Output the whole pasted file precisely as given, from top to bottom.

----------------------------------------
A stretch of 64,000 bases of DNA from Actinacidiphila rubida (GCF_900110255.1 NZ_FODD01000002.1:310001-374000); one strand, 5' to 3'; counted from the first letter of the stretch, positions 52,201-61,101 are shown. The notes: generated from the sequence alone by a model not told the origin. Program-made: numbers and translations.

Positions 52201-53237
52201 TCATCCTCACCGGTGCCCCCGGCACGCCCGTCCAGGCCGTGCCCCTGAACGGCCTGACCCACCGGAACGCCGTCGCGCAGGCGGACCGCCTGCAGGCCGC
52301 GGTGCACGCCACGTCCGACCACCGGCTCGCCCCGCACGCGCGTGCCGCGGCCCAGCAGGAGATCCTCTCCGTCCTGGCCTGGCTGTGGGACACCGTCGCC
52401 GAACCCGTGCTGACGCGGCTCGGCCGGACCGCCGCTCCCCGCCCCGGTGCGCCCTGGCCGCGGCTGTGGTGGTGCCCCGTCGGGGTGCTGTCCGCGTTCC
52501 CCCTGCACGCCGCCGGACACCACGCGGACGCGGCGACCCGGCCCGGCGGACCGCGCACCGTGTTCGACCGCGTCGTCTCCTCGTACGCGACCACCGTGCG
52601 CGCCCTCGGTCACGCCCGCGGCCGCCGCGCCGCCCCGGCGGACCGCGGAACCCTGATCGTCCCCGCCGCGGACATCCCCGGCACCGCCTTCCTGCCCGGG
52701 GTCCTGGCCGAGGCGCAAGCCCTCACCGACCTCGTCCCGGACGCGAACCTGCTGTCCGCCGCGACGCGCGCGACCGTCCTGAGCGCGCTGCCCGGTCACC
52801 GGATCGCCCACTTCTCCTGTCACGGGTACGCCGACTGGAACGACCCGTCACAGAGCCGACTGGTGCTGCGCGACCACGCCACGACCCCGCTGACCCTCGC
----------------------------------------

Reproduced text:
A stretch of 64,000 bases of DNA from Actinacidiphila rubida (GCF_900110255.1 NZ_FODD01000002.1:310001-374000); one strand, 5' to 3'; counted from the first letter of the stretch, positions 52,201-61,101 are shown. The notes: generated from the sequence alone by a model not told the origin. Program-made: numbers and translations.

Positions 52201-53237
52201 TCATCCTCACCGGTGCCCCCGGCACGCCCGTCCAGGCCGTGCCCCTGAACGGCCTGACCCACCGGAACGCCGTCGCGCAGGCGGACCGCCTGCAGGCCGC
52301 GGTGCACGCCACGTCCGACCACCGGCTCGCCCCGCACGCGCGTGCCGCGGCCCAGCAGGAGATCCTCTCCGTCCTGGCCTGGCTGTGGGACACCGTCGCC
52401 GAACCCGTGCTGACGCGGCTCGGCCGGACCGCCGCTCCCCGCCCCGGTGCGCCCTGGCCGCGGCTGTGGTGGTGCCCCGTCGGGGTGCTGTCCGCGTTCC
52501 CCCTGCACGCCGCCGGACACCACGCGGACGCGGCGACCCGGCCCGGCGGACCGCGCACCGTGTTCGACCGCGTCGTCTCCTCGTACGCGACCACCGTGCG
52601 CGCCCTCGGTCACGCCCGCGGCCGCCGCGCCGCCCCGGCGGACCGCGGAACCCTGATCGTCCCCGCCGCGGACATCCCCGGCACCGCCTTCCTGCCCGGG
52701 GTCCTGGCCGAGGCGCAAGCCCTCACCGACCTCGTCCCGGACGCGAACCTGCTGTCCGCCGCGACGCGCGCGACCGTCCTGAGCGCGCTGCCCGGTCACC
52801 GGATCGCCCACTTCTCCTGTCACGGGTACGCCGACTGGAACGACCCGTCACAGAGCCGACTGGTGCTGCGCGACCACGCCACGACCCCGCTGACCCTCGC